Self-Assembly of All-DNA Rods with Controlled Patchiness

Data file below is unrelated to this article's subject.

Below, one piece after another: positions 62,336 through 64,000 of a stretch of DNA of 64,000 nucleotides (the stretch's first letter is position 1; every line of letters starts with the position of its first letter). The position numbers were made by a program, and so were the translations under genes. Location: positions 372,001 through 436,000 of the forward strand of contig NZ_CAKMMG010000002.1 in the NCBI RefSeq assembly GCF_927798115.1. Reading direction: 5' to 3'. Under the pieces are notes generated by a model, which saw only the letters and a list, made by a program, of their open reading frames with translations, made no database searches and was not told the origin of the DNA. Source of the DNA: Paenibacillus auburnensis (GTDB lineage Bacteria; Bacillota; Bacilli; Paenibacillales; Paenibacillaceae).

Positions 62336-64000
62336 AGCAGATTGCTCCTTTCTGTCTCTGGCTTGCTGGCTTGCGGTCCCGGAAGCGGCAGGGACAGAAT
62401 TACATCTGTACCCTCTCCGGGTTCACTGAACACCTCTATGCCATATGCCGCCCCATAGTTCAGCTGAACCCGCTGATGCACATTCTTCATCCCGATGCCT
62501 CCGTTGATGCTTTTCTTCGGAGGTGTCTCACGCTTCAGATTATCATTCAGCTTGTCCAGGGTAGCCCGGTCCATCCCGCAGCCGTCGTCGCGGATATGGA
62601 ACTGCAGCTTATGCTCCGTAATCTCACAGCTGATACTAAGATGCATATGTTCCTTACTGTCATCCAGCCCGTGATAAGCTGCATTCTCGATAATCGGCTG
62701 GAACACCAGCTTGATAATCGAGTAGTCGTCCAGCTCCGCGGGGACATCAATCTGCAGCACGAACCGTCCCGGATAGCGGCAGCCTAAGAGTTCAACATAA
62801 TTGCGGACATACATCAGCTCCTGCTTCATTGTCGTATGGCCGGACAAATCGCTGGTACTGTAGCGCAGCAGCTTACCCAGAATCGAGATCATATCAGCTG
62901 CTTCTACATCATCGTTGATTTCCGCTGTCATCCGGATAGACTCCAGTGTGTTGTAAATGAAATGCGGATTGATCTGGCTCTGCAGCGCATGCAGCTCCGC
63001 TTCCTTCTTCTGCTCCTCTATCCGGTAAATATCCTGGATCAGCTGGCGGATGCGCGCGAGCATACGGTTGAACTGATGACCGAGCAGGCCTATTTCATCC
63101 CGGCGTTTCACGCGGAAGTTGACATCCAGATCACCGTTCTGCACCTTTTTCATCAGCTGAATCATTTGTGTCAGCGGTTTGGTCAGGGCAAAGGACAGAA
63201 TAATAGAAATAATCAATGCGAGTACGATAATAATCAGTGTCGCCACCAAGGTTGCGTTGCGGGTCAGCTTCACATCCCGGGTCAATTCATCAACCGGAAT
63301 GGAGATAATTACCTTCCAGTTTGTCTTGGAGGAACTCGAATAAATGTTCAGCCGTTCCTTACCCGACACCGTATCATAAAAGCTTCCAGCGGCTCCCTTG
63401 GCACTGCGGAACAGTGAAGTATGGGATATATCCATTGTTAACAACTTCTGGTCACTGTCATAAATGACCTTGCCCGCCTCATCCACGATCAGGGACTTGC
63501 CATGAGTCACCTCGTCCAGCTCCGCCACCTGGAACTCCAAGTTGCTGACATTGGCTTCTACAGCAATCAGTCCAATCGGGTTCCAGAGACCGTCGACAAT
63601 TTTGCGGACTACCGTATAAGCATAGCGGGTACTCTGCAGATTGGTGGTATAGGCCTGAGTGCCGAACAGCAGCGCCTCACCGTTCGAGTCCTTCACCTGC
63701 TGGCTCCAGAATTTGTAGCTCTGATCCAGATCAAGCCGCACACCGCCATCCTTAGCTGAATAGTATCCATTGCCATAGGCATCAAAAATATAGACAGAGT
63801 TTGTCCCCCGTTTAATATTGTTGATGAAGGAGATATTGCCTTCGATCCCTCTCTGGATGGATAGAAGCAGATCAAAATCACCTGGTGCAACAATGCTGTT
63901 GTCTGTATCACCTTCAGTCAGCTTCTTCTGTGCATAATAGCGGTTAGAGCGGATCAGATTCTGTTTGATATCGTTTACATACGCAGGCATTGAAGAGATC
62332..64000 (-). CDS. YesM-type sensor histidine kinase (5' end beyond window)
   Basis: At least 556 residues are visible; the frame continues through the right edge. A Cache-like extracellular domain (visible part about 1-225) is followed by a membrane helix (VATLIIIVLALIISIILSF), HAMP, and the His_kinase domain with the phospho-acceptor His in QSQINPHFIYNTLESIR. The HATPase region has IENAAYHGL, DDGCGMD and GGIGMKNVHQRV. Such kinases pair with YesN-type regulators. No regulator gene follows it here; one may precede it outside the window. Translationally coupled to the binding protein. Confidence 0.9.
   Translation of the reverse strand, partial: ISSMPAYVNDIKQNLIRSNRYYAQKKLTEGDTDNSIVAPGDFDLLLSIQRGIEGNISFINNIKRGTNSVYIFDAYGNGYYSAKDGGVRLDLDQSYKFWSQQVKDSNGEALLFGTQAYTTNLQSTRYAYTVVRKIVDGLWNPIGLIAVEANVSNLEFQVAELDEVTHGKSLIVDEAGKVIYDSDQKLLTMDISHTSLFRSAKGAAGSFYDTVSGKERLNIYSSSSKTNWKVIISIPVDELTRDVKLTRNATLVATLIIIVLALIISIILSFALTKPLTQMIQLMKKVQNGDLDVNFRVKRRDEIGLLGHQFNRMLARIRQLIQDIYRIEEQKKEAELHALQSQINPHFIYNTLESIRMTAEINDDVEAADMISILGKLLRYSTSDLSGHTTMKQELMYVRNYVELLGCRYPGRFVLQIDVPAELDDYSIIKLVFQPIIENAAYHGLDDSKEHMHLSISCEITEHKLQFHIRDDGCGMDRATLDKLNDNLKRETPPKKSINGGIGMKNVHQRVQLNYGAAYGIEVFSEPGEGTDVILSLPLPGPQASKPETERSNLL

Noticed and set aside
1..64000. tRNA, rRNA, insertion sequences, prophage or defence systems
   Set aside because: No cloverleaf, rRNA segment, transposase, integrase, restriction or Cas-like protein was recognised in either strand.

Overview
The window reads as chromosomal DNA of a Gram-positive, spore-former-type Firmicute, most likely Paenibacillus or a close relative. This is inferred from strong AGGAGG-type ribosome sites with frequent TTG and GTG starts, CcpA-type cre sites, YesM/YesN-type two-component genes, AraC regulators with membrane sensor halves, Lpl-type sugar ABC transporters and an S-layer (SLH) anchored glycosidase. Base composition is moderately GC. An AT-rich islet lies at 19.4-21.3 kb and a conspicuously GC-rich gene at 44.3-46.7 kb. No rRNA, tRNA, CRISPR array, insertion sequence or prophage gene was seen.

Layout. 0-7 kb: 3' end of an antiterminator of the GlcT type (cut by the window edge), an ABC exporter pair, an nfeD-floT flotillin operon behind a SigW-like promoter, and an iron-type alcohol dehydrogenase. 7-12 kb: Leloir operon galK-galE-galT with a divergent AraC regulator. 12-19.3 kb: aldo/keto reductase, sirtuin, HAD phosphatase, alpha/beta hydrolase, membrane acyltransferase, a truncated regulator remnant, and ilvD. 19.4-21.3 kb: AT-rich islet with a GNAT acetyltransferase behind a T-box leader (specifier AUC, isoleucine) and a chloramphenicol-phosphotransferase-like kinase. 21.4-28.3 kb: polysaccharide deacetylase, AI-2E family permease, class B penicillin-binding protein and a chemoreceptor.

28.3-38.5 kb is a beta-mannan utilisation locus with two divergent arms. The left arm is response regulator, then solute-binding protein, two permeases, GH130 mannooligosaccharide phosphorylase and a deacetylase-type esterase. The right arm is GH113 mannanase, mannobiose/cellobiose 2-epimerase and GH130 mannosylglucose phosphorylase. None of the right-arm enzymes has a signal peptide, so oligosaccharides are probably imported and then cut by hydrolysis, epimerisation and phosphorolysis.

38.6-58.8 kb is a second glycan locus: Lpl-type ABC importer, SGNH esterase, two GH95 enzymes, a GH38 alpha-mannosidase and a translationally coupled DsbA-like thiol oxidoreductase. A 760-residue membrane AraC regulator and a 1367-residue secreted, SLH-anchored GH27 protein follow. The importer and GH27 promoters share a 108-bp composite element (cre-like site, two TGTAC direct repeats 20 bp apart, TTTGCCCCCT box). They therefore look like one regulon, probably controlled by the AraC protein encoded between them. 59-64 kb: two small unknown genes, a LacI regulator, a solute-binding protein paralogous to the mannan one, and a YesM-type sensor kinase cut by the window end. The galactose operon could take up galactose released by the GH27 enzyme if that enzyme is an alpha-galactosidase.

Double-stranded DNA (dsDNA) fragments exhibit noncovalent attractive interactions between their tips. It is still unclear how DNA liquid crystal self-assembly is affected by such blunt-end attractions. It is demonstrated that stiff dsDNA fragments with moderate aspect ratio can specifically self-assemble in concentrated aqueous solutions into different types of smectic mesophases on the basis of selectively screening of blunt-end DNA stacking interactions. To this end, this type of attractions are engineered at the molecular level by constructing DNA duplexes where the attractions between one or both ends are screened by short hairpin caps. All-DNA bilayer and monolayer smectic-A type of phases, as well as a columnar phase, can be stabilized by controlling attractions strength. The results imply that the so far elusive smectic-A in DNA rod-like liquid crystals is a thermodynamically stable phase. The existence of the bilayer smectic phase is confirmed by Monte-Carlo simulations of hard cylinders decorated with one attractive terminal site. This work demonstrates that DNA blunt-ends behave as well-defined monovalent attractive patches whose strength and position can be potentially precisely tuned, highlighting unique opportunities concerning the stabilization of nonconventional DNA-based lyotropic liquid crystal phases assembled by all-DNA patchy particles with arbitrary geometry and composition.